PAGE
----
One thing is certain. More and more entrepreneurs revelled in innovative materials and that is why we can observe that ventilated stone elevations are getting less popular. Once mass production of flexible elements (sheets) and now sintered elements with stone powder in the form of a thin facade (sinters) may guarantee incredible savings during transport, installation and maintenance. Sinters are unbeatable in terms of weight (180 square metres of 4 cm thick stone elevation panels equal as many as 5,000 sqm of 3 mm thick sinters), so they are much easier and quicker to be anchored (they do not need 4 people to do that). Another advantage of elevation like this is that no maintenance is required: hardly any absorbability and insensitivity to dirt.  

- There is no doubt that conglomerate or sinter is better than stone if it comes to price and weight – says Małgorzata Bielska from Mega-stone Sp. z o.o.
- Both of them are much lighter (which is important during installation) and cheaper which seems to be very tempting in the early stage of investment. High cost of natural stone compared to synthetic materials is, however, only apparent. It is so, because we need to take into consideration maintenance and life of raw materials. Synthetics must be changed after a few years whereas natural stone always looks the same.   
We love natural stone, but sinters guarantee good margin and do not give us a headache too – this is what the branch seems to repeat.

In the last few years there were more and more “problematic” stone consumers. Therefore, it is not surprising that competition of sinters was getting stronger. In the last year some new or improved sinters were announced. Their qualities are reaching architects in a more and more effective way. Sinters do need any attention from the consumer or user which in Poland appears to be the most important argument. Any proof? It is enough to ask in the nearest public utility department about the so-called pavement and elevation winter maintenance plan – we mean, of course, stone pavements and elevations! Another thing is that municipal services do not clean and preserve stone elevations. Whilst in Vienna, for example, a water cart operator is aware of the fact that he has to turn on side spraying in order to protect stone from anti-sleet agents. And in Germany dog owners may get a 500 EUR fine when their dogs have just an intention to leave urine on the pavement (sic!).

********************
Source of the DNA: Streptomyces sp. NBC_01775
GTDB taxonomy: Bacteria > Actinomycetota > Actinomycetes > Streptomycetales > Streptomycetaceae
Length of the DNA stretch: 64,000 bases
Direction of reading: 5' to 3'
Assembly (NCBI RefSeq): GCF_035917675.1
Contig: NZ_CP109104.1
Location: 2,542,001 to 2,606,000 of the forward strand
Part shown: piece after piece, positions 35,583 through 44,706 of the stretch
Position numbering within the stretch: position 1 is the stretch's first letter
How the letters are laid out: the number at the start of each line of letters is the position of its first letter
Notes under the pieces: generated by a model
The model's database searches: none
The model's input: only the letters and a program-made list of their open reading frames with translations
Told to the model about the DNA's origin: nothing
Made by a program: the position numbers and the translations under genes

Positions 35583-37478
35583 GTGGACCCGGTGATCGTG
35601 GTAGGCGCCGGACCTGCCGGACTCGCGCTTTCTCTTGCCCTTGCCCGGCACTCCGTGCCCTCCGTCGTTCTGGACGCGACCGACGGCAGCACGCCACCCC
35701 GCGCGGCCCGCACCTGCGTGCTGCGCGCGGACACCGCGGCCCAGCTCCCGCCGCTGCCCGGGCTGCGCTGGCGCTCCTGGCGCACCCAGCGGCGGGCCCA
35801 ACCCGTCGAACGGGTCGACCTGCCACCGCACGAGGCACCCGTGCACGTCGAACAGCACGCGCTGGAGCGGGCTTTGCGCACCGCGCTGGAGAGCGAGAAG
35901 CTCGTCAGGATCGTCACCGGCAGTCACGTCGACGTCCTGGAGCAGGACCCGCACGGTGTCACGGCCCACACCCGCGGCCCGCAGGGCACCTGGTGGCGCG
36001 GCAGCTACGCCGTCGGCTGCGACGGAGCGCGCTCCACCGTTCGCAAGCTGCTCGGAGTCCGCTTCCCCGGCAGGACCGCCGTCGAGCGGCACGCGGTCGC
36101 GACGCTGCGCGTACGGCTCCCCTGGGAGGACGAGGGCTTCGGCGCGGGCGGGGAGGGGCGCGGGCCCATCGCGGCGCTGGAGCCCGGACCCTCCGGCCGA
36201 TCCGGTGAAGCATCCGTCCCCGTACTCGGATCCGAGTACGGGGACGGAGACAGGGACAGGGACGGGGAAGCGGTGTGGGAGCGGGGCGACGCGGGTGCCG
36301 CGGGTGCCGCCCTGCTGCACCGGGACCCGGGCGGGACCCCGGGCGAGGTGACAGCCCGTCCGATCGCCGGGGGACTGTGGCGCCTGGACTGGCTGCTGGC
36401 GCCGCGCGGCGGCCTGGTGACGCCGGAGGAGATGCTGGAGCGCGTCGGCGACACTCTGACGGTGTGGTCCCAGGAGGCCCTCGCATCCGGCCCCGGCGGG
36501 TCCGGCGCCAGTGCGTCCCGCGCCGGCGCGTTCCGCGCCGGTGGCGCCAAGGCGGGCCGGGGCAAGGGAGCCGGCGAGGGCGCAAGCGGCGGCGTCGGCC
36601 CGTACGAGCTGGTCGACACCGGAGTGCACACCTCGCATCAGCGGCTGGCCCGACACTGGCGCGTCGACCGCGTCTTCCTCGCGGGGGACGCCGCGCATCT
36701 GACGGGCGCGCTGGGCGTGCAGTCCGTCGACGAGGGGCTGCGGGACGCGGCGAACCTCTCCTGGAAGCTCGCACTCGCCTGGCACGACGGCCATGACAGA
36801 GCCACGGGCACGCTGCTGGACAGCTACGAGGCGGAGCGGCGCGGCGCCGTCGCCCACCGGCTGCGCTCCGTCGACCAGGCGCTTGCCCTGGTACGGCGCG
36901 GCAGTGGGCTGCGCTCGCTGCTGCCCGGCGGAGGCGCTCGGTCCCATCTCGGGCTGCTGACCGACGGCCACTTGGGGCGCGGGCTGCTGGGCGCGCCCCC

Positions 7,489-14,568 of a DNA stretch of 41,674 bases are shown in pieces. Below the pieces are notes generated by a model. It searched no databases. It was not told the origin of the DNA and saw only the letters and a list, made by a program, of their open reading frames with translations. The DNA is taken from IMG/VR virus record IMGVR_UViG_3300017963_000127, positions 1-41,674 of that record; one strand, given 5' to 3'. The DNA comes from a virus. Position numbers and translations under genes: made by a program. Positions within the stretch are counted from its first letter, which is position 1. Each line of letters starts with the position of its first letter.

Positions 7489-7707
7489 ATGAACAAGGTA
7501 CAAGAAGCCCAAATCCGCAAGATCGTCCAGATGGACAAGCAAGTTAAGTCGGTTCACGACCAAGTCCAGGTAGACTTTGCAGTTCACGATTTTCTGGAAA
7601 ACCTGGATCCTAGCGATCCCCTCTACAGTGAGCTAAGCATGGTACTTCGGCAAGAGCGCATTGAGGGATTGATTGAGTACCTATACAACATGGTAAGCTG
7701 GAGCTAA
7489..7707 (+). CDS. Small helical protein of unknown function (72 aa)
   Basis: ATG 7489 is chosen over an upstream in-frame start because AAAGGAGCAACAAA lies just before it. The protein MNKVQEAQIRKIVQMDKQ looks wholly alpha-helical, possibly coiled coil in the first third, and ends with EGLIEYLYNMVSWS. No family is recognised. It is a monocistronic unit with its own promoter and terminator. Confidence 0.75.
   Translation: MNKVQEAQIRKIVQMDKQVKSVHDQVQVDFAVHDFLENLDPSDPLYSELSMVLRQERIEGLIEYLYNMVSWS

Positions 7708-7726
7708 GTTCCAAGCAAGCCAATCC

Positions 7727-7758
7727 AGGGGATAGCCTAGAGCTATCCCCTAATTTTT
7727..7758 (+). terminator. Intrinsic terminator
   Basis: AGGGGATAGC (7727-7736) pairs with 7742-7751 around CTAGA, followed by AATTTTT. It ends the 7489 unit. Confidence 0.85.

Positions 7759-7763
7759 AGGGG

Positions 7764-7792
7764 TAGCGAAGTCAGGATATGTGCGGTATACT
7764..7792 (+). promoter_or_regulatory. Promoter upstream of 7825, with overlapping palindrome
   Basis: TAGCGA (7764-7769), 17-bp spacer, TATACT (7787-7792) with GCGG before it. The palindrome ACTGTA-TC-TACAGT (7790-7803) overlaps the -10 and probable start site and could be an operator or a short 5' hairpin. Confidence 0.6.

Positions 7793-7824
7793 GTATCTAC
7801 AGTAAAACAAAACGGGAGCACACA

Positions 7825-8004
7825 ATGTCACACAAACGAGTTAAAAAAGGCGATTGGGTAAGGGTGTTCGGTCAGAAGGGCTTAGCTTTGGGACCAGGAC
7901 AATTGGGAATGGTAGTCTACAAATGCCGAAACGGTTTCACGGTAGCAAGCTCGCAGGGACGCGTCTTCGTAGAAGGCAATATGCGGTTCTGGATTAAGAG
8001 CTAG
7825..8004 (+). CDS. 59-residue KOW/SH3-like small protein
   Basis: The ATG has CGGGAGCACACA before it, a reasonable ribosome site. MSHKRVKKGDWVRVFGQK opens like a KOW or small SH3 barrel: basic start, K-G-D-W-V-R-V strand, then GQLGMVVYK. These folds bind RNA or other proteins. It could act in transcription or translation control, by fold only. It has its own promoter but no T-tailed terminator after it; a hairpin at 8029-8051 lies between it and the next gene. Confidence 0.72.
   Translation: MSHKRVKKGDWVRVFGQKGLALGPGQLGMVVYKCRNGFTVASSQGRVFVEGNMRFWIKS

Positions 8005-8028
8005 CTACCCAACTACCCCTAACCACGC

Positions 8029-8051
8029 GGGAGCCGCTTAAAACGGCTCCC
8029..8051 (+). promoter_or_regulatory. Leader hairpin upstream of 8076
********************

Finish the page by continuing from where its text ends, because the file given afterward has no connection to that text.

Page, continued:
If you add quite quite a small amount of money to that, we can get a long-lasting well protected stone elevation. Hydrophobization costs about 10 zlotys per square metre (ca. € 2.5 per m2). It does not matter much since today the busiest people are those who deal with removing hooligans' graffiti from stone walls.


To sum up, advantages of new materials are more and more often juxtaposed with natural stone. Nevertheless, projects in which decorative qualities of stone are put first are still very popular. Their biggest advantage is the fact that fashion and time do not affect it since it gets old in a beautiful way! - says Małgorzata Bielska. Customers who are interested in a material like this usually have sophisticated aesthetic sense. They are looking for extraordinary and unique goods.

raport4It is difficult to imagine a better material for sculptures and design installations. Perhaps we do not know how to show qualities of rocks? Natural stone – especially soapstone – is a very good conductor of heat and is able to store a lot of it. All we have to do is to wait (maybe this year?) for highly advanced radiators with innovative heat accumulation system. We got to know about it from one of the entrepreneurs who is right now applying for EU funds. He does not want to give his idea wide publicity. Another very desired aspect of using stone as a heat battery is applying aggregate in hybrid gabion elements such as fire places and gabion stoves – adds Maciej Sroka, the president of Gabeco company. Recently, along with Polish Green – manufacturer of green decorative aggregate – we have made recreational gabion buildings with the use of Polish Green products in the area of antigorite serpentinite pit in Nasławice.

The above arrangement is a public space with a separate fire place. This innovative approach was made with the use of a new green stone on the market.

Additional advantage of applying stone in gabions is using them as noise absorbing panels and fire barriers as well as constructions which significantly reduce dust coming from urban areas.

Another use of a rock which is insensitive to what technology offers? In this issue of Świat Kamienia we are writing about strategic investments: with the use of natural stone (hydrotechnical stone) and about those which make transport costs lower (modernization of waterways). We do not have to prove that natural stone is still very popular in cemetery furniture branch.   

Rafał Dobrowolski